On top of that, and in defiance of the principles of sectarian equilibrium, the Shiite community is armed to the teeth - a situation blocking all talk of political reform. Hizbullah will argue that its weapons have never been turned against other Lebanese. This is both historically false and irrelevant. In a society governed by minority paranoia, everything is about perceptions. A gun in the closet is still a gun, and no one will discuss handing the Shiite community more power while the community is so strong militarily.

This creates a paradox: Hizbullah's weapons are the major obstacle to better integration of Shiites into post-Taif Lebanon. And the party has systematically exacerbated and exploited feelings of Shiite alienation to build up a communal wall in defense of its weapons.

Christians are in a more debilitating dilemma. They are so convinced of their terminal decline that they are actually accelerating the process. Most of what the Christians have done to fight irrelevance in the past two years, since the Syrian withdrawal, has been ruinous to their fortunes. In 2005, following the deplorable quadripartite electoral agreement between Walid Jumblatt, Saad Hariri, Hizbullah, and Amal, they put their faith in Aoun, even though the general, along with Samir Geagea, was responsible for the vicious inter-Christian war of 1990 that devastated the community. Christians, particularly Maronites, have also believed that their salvation would come from a new president. Yet the infighting over the presidency has been so divisive that Syria has taken advantage of this to gradually re-impose its hegemony over Lebanon.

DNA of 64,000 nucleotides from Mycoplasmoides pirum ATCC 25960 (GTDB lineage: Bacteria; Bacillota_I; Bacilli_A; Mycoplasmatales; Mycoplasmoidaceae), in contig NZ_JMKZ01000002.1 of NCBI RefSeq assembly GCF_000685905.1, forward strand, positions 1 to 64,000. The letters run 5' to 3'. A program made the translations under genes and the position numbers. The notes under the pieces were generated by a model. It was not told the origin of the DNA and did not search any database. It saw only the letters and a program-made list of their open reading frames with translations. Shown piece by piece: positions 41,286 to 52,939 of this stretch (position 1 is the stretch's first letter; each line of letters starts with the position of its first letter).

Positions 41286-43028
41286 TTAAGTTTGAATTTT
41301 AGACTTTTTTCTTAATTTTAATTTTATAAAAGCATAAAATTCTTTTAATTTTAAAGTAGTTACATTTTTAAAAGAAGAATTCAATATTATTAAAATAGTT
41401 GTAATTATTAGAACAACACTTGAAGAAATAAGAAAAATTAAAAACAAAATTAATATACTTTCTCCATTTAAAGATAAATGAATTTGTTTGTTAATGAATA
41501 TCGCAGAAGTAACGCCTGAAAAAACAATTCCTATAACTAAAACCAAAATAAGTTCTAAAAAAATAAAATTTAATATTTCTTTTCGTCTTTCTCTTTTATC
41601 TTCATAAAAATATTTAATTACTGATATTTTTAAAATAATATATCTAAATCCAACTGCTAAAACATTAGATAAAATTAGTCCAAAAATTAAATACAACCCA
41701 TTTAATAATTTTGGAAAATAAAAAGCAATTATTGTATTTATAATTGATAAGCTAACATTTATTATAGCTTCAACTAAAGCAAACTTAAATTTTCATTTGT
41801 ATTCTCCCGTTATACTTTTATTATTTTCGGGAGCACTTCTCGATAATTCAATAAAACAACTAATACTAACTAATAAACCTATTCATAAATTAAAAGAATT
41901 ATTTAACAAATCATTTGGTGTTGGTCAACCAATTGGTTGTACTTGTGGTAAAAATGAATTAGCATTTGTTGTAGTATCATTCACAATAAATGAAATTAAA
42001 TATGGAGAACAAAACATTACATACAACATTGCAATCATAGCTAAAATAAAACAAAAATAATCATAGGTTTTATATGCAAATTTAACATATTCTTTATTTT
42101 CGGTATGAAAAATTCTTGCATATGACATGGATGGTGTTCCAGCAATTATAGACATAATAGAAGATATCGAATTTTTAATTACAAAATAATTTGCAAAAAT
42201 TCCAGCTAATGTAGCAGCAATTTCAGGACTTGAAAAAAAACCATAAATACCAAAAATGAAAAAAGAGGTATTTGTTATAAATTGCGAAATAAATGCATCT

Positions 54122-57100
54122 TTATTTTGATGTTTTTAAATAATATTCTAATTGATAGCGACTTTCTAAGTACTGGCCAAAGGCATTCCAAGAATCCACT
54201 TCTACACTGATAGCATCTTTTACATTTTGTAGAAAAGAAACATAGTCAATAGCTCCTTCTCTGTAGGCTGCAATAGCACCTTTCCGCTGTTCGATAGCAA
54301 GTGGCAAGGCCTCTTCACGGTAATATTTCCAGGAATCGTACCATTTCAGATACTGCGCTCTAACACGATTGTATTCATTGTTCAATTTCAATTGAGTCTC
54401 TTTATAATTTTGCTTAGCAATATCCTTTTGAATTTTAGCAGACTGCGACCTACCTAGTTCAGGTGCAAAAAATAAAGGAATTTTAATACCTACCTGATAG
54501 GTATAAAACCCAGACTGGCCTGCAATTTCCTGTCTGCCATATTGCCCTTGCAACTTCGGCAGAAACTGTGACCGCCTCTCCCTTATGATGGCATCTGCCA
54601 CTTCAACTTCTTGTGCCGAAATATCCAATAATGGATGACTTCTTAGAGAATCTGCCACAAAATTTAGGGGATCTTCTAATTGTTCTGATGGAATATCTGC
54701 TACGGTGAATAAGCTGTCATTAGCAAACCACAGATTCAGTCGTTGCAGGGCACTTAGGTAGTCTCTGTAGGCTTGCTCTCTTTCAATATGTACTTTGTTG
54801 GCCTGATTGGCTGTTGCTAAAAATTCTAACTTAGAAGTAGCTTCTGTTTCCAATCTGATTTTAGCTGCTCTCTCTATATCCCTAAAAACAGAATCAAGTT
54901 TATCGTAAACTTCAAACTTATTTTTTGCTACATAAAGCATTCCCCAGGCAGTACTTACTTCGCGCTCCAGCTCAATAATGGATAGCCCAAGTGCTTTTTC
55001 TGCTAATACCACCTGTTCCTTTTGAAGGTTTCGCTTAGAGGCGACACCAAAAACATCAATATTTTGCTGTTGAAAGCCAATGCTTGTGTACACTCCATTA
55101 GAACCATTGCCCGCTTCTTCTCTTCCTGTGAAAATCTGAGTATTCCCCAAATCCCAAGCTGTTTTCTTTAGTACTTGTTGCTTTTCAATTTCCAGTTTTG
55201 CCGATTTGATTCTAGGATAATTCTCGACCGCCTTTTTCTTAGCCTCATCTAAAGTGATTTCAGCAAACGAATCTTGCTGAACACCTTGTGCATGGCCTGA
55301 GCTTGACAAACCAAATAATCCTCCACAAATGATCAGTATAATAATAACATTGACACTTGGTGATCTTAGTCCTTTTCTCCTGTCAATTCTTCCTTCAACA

For Christians to survive as a community, they must accept that the only way to do so is through reform of the confessional arrangement within the framework of Taif. This means abolishing sectarian quotas in Parliament before this becomes a demand Christians cannot deflect. The community can be compensated through establishment of a Senate on a 50-50 Christian-Muslim basis to deal, as Article 22 of the Constitution specifies, with "major national issues." The presidency, rather than being a safeguard of Christian advantages, now embodies Christian failings. Replace it with a rotating system in which the communities can serve in different senior posts in the state, so that a sense of common purpose is created.

Unless Christians grasp the necessity of deconfessionalizing Parliament, they may find themselves facing a new reality where the Sunni, Shiite and Christian communities are each represented by a third of parliamentary seats. The disadvantages are obvious: Christians would be the ones surrendering the most power; but more significantly national solidarity would be lost. A great deal would be decided on the basis of a two-thirds majority - in other words, by those two communities able to impose their will on the third. The result would be the perpetual estrangement of the loser. What kind of system can long last that is based on resentment?

Resentment is Lebanon's life force these days. The country is in need of overhauling its political relationships, and yet domestic hatreds and Syria's efforts to return with its army make this impossible. Without a new national pact, no pact at all is likely. And that only makes Lebanon unlikely.

1 comment:

Riemer Brouwer said...

See also David Kenner's blog for a discussion on this article